“[The noise of the ice was] like an enormous train with squeaky axles being shunted with much bumping & clattering. Mingled with this were the sound of steamer whistles starting to blow… & underfoot moans & groans of damned souls in torment. A constant undertone as of a heavy distant surf is heard when the louder noises… cease.

“It is impressive to stand on the blocks of heavy rafting ice & feel the irresistible forces of Nature working under your very feet… The ice… tents & domes upwards, breaks rafts in huge blocks… that travel forward at a steady rate of 3 feet a minute. Occasionally a thud is heard as a block topples over. Suddenly sound & motion cease, renew for a moment, then all is still again — the current has deflected or the floe has yielded to pressure.

“The ship was quite invisible, and one had to ‘steer home’ by the stars…”

— Frank Worsley, out for a walk on the floes

Posted in Images, Other Voices

Antarctic Insomnia

nightwatch_many

“One looks quite forward to one’s night watch and always contemplates doing a far greater number of odd jobs than one actually has time to accomplish. Tonight I had intended to wash myself and my clothes, sort out a box of bolts and nuts, and write up numerous blank spaces in this diary! It has been as much as I have been able to achieve to have a bath and wash my clothes.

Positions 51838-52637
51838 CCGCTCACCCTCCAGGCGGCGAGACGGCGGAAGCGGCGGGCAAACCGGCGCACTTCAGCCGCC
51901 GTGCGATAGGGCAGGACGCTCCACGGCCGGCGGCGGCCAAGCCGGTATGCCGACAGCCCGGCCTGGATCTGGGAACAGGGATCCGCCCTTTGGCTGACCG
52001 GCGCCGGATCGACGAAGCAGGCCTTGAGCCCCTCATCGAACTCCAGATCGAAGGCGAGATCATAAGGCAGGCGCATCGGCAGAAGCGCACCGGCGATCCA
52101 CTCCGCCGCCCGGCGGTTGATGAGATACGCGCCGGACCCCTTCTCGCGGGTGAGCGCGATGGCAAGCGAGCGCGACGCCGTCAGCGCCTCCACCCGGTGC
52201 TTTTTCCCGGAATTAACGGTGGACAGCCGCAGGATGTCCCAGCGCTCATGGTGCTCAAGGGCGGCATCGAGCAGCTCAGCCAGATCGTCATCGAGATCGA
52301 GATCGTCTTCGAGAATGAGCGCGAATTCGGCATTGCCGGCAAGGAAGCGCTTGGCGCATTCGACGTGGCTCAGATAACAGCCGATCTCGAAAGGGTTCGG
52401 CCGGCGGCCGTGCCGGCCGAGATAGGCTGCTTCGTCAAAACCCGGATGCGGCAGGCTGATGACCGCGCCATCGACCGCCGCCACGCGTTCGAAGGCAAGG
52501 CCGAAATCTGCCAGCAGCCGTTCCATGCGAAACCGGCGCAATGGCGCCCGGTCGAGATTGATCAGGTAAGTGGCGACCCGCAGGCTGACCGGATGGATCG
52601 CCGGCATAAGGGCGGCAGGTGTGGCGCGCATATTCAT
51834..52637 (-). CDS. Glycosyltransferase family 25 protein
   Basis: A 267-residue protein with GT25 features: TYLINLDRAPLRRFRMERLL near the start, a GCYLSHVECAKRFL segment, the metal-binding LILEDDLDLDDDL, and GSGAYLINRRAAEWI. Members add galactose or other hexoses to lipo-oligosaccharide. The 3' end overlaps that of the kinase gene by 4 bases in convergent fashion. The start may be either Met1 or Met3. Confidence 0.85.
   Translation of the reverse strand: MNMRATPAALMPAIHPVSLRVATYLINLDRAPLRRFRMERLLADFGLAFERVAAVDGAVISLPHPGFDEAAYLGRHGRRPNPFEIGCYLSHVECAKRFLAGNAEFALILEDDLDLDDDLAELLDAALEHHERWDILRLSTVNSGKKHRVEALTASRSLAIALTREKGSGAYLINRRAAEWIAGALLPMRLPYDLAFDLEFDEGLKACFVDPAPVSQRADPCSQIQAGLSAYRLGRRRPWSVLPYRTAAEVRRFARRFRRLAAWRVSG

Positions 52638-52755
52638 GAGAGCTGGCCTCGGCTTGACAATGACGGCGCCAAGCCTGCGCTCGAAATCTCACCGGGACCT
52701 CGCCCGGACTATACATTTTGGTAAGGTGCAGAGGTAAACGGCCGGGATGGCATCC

“One or two self-diagnosed cases of insomnia (a complaint often brought on by post-prandial naps) generally turn up quite unashamedly at the night watchman’s supper time and cheerfully share with him, or in other words deprove him of part of his much-needed sustenance, slinking off to their respective lairs as soon as their gastronomic desires have been satisfied. No wonder then that desultory depredations occasionally occur, but they are never of so serious a nature that we cannot afford to wink at them.

“The prospective night watchman has the privilege of turning in during the afternoon immediately preceding his night watch, and the day following he is at liberty to sleep all day if he so desires. Of the former privilege he generally avails himself, though the noisiness that goes on all day precludes any real slumber. Nearly all of us suffer in varying degrees from Antarctic insomnia. To sit up all night is the finest cure for insomnia there is.”

— Thomas Orde-Lees

Posted in Images, Other Voices